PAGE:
www.herald-journal.com
Sleep matters
Sept. 30, 2013
by Jenni Sebora

School has started, and my children are off and running – sports, practices before school, practices after school, theater, band, student council, work, competitions on school nights, getting home late, homework to do, and getting up early for a practice in the morning.

This type of schedule is typical for so many of our school-aged children.

Wow! No wonder our teens are having trouble getting up in the morning. No wonder they are tired and sleepy in school. According to research, a majority of teens get less than seven hours of sleep a night and are sleepy and tired during the school day. Some report falling asleep in class.

This, of course, can lead to many serious consequences for our teens. Research shows that teens require just as much sleep as they did when they were in elementary school, eight and one-half hours to a little over nine hours. Most teens are not getting this.

What are the consequences of sleep deprivation?

Students cannot perform as well if they do not get the required amount of sleep. Sleep is essential for learning potential. Students cannot gain the maximum learning from school. Sleep deprivation impairs the ability to pay attention, be alert, cope with stress, retain information, and solve problems.

I know, when I don’t get enough sleep, my ability to handle stress weakens, and I am more apt to get crabby. The same goes with my children.

Of course, an ongoing lack of enough sleep can harm a child’s ability in academics, athletics, and other activities, not to mention it can lead to health problems and social, emotional, and behavioral issues.

A study done by Dr. Kyla Wahlstrom at the University of Minnesota, revealed a positive impact on pushing back the starting time of school. Minneapolis Public Schools changed its starting times from 7:15 a.m. to 8:40 a.m. Dr. Wahlstrom studied the effects of this.

In her study, she found that students who got five or more extra hours of sleep a week benefited. Improvements in attendance and alertness, and decreases in depression were some of the identified improvements. This is encouraging.

So, what do parents and kids do when kids are encouraged to go in before school starts in the morning to engage in weight lifting, or play, sports, band, or other practices?

This also obviously affects a student’s necessary sleep. In fact, for teens, the time they have to get up to engage in the activities before school is when they are sleeping best.

Experts and research conveys that teenagers’ biological internal clocks are such that a typical natural time to fall asleep is about 11 p.m. They don’t feel sleepy until later because of their internal clock.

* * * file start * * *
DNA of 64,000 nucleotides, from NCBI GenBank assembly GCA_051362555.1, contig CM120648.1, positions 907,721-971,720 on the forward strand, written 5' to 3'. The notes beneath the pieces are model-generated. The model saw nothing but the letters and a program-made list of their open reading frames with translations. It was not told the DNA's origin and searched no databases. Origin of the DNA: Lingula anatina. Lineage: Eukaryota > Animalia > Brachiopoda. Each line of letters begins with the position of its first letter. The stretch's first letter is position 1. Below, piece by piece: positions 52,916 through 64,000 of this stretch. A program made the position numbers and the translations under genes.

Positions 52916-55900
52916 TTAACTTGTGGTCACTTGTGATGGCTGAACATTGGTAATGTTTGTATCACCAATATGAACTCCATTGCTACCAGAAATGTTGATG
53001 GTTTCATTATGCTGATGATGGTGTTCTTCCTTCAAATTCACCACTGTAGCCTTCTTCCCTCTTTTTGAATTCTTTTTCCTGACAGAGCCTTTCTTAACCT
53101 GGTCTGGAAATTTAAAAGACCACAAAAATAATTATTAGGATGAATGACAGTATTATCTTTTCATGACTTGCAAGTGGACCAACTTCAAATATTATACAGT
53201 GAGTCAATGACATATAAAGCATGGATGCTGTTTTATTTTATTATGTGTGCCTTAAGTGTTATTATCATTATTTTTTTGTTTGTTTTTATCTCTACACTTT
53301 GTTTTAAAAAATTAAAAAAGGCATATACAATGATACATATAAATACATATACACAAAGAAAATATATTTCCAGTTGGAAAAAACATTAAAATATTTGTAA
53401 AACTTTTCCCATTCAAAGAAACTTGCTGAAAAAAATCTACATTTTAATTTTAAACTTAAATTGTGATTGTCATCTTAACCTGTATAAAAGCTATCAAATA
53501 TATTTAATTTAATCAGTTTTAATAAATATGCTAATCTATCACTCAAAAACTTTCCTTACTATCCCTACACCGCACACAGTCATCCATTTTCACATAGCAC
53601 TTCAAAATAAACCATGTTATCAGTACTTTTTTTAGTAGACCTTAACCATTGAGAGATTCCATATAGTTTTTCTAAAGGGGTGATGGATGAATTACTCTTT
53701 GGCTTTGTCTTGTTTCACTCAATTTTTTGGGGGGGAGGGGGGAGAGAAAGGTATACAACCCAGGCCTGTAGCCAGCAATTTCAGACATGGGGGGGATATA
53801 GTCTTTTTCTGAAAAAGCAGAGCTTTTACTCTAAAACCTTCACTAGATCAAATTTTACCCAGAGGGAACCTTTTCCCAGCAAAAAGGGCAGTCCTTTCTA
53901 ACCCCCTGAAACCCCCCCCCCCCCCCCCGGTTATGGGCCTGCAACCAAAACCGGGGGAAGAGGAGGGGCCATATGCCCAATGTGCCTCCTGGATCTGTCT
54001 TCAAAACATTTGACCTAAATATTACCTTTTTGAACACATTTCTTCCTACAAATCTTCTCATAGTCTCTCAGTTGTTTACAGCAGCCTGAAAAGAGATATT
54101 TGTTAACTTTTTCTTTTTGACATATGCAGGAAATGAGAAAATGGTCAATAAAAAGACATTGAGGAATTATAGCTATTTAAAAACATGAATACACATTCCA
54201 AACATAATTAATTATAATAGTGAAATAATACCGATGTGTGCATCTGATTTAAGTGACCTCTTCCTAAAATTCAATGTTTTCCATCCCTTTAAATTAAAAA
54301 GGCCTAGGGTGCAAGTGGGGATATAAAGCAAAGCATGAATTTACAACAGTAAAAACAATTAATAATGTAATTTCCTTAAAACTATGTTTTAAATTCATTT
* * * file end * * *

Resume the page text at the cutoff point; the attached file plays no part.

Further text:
The National Sleep Foundation reveals that as teens mature, the melatonin secretion (a natural substance which helps us fall asleep) occurs later in the evening, which makes it harder for them to fall asleep earlier. The drop off of the melatonin in the morning is also later, which that is why they want to sleep in.

This is exactly what is happening to my teenage daughter. It is definitely her story. Even though she may be exhausted from all of her day’s activities, she is not sleepy or cannot fall asleep until about 11 p.m. Of course, then, when the alarm goes off in the morning, she is not ready to get up. This is when she is sleeping best. This, I know, is the same for so many teenagers.

My teenage son has said that he can tell in his performances in school and in his extracurricular activities, as well as in his overall health, if he doesn’t get eight hours of sleep.

Brains, especially brains that are still maturing and developing, need sleep for rejuvenation. It is vital.

Of course, for some teens, it is easier to fall asleep earlier and get up earlier, and kids can work on changing their sleep patterns, but this can be difficult when they get home late because of activities.

It was homecoming week at my kids’ school, and I was so happy when my daughter came home and said that one of her teacher’s homework assignments for them was to get eight hours of sleep that night. The teacher is certainly in tune to the students and their needs. I appreciated this assignment, especially for a homecoming week that is full of activities and is important to the students.

I think we have to start rethinking the encouragement of the early morning activities for our kids if they are not getting enough sleep. It can be difficult to do this because of schedules, but we need to see adequate sleep as a must for our children, for them to function optimally academically, physically, emotionally, socially, and behaviorally.


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